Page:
(Photo: Nigerian civil servants taking a break from work at the civil service head quarters in Abuja. Source: author.)
Private firms, hospitals, governments, and even universities are actively increasing the level of representation of ethnic and racial groups in their employ. The benefit of increased diversity is highly extolled. A large body of scholarship suggests that group representation in the bureaucracy has important consequences for public goods provision and accountability, corruption, and maintaining regime stability. But why do some ethnic groups in contemporary Africa have better bureaucratic representation than do others? Rarely is bureaucratic representation endogenized and studied as an outcome we need to understand.
In my recent research, I argue that colonial-era access to the bureaucracy explains post-colonial representation within the bureaucracy. First entrants into the bureaucracy had no incentive to relinquish their advantage and hired almost exclusively from within their ethnic networks to maintain their position when they had the power to do so, leading to persistent representational advantages over time. Using data on the composition of bureaucrats in the Nigerian Federal Civil Service spanning nearly a century, I show that obtaining employment in the civil service early during the colonial period predicts the level of representation of an ethnic group in the civil service in the post-colonial period. This effect persists even when post-colonial civil service reforms, regime changes, and other political events are accounted for. I suggest that more deliberate policy to encourage education and diversity in the employment of civil servants may be necessary to curtail this first mover advantage of early civil service representation.
As ethnic groups gain employment in the Bureaucracy, they employ their co-ethnics when they get the power to make employment decisions. Since bureaucrats are given autonomy, and allowed to make and execute policy, indigenous bureaucrats would create employment opportunities for their co-ethnics. Government jobs in colonial and post-colonial Nigeria were stable, well paid, and respected occupations in society. Therefore, those who attained such positions would be reluctant to quit such positions. Ricart-Huguet (2020) argues that bureaucrats were most likely to become politicians and cabinet ministers in the post-colonial period. Therefore, colonial bureaucrats may have recognized the strategic positions they occupied and worked towards obtaining future political positions on behalf of their ethnic group.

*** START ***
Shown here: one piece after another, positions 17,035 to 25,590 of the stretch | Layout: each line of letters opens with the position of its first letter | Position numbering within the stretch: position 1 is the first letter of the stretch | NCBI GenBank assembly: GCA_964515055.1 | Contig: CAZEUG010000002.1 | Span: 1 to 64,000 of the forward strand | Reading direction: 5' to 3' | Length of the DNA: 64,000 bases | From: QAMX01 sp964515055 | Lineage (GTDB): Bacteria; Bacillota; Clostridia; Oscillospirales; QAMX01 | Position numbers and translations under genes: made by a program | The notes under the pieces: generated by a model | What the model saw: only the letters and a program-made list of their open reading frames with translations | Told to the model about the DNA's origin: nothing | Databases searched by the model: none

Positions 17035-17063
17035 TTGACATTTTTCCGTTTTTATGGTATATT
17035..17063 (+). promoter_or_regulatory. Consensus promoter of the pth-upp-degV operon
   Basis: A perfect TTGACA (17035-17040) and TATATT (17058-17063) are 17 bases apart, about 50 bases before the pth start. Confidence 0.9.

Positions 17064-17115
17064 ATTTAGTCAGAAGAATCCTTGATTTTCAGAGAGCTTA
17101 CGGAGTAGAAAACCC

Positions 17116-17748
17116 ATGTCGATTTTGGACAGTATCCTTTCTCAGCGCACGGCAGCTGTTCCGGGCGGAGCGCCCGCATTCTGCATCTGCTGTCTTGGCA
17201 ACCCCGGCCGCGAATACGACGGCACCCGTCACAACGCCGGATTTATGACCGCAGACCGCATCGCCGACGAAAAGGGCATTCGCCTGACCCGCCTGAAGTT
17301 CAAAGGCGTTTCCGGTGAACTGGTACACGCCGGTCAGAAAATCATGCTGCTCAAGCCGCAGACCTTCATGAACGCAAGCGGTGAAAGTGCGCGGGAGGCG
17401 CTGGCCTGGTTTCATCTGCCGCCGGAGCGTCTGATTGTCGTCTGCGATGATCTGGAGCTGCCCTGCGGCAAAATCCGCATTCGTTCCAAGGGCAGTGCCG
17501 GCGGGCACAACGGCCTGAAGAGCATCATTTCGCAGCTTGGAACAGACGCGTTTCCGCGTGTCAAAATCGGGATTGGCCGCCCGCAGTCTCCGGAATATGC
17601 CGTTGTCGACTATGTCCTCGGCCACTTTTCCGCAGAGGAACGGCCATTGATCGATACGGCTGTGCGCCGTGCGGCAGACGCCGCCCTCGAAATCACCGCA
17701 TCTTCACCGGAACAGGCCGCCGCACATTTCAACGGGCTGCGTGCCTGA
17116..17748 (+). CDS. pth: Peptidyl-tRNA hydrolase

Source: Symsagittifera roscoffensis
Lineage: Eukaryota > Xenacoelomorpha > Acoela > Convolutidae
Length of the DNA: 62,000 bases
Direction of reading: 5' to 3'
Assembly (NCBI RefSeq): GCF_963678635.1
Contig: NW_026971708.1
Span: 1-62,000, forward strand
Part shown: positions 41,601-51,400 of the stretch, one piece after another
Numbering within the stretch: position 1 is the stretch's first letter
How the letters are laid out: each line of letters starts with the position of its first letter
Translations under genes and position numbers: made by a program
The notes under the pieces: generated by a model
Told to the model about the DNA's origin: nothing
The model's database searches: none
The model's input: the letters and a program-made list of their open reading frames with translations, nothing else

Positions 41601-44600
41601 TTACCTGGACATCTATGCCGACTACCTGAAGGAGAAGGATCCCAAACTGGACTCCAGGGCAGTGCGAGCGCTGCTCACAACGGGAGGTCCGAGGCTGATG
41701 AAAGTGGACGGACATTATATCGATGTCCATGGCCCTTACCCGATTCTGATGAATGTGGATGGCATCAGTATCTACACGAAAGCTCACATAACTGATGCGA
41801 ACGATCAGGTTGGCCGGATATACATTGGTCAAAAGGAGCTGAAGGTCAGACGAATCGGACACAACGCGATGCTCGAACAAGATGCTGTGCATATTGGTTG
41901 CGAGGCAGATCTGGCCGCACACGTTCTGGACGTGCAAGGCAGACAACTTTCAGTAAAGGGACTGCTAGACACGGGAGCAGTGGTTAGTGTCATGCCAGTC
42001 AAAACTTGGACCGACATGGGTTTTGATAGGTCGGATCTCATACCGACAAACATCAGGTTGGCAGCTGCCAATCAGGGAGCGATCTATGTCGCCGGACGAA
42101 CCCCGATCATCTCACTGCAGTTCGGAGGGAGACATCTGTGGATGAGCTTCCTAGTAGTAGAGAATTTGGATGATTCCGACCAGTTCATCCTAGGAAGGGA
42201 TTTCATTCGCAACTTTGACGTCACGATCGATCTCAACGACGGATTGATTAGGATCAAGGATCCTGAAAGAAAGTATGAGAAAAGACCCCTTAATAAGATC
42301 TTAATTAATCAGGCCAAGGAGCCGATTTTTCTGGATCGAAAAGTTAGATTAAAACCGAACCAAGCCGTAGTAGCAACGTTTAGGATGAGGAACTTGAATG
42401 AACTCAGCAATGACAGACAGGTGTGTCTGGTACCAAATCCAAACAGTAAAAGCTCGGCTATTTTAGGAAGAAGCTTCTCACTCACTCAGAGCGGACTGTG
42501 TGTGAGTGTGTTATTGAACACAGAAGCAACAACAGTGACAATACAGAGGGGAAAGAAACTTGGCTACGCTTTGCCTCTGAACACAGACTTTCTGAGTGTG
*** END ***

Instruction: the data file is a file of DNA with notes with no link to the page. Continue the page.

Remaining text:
To understand how indigenous ethnic groups first attained positions in the colonial Bureaucracy, we need to understand the requirements for employment in the service, and the political terrain the colonized found themselves in during colonial rule. For employment in the colonial bureaucracy, individuals needed to have at least a secondary level education. This is because the duties were conducted in the language of the colonial power (English), and official documents usually contained advanced concepts and vocabulary that the indigenes could only grasp after attaining a certain level of education. In Nigeria, the colonial officials were reluctant to employ local Nigerians and only made exceptions for educated Nigerians. Different factors affected exposure to Western education across ethnic groups during the colonial period. The presence of precolonial bureaucratic structures allows for the low-cost dissemination of western style education. This is not the case if these structures are already in use to provide nonwestern style education. Elite bargaining with Europeans is also important for investment in education for the local population.
Prior to 1945, it was difficult for Nigerians to obtain senior positions in the Nigerian Colonial Civil Service In fact, the British deliberately excluded them from these positions despite their qualifications. They might have done so to prevent Nigerians from mobilizing within the civil service, and work against the policy aims of the colonial government. At that time, the colonial government’s agenda differed from Nigerians’ agenda for economic development and liberation. British colonial development projects consisted of building railways, and roads to facilitate the production of, and export of cash crops. Lagos was a major port, and improving exports meant investing in sea transport and road networks that would connect the cash crop areas to the port for easy transportation out and receipts of foreign exchange.
After the second World War, many British civil servants in Nigeria were deployed back to Britain As a result, Nigerians were allowed into the civil service at higher rates, albeit in junior positions. Nigerian politicians and elites, pushed for the “Nigerianization” of the civil service to bring an end to colonial rule in the country. The mass exodus of European civil servants pre- and post-independence allowed represented ethnic groups in the civil service to increase their numbers. This also created space for the inclusion of other ethnic groups that were previously under or unrepresented in the service.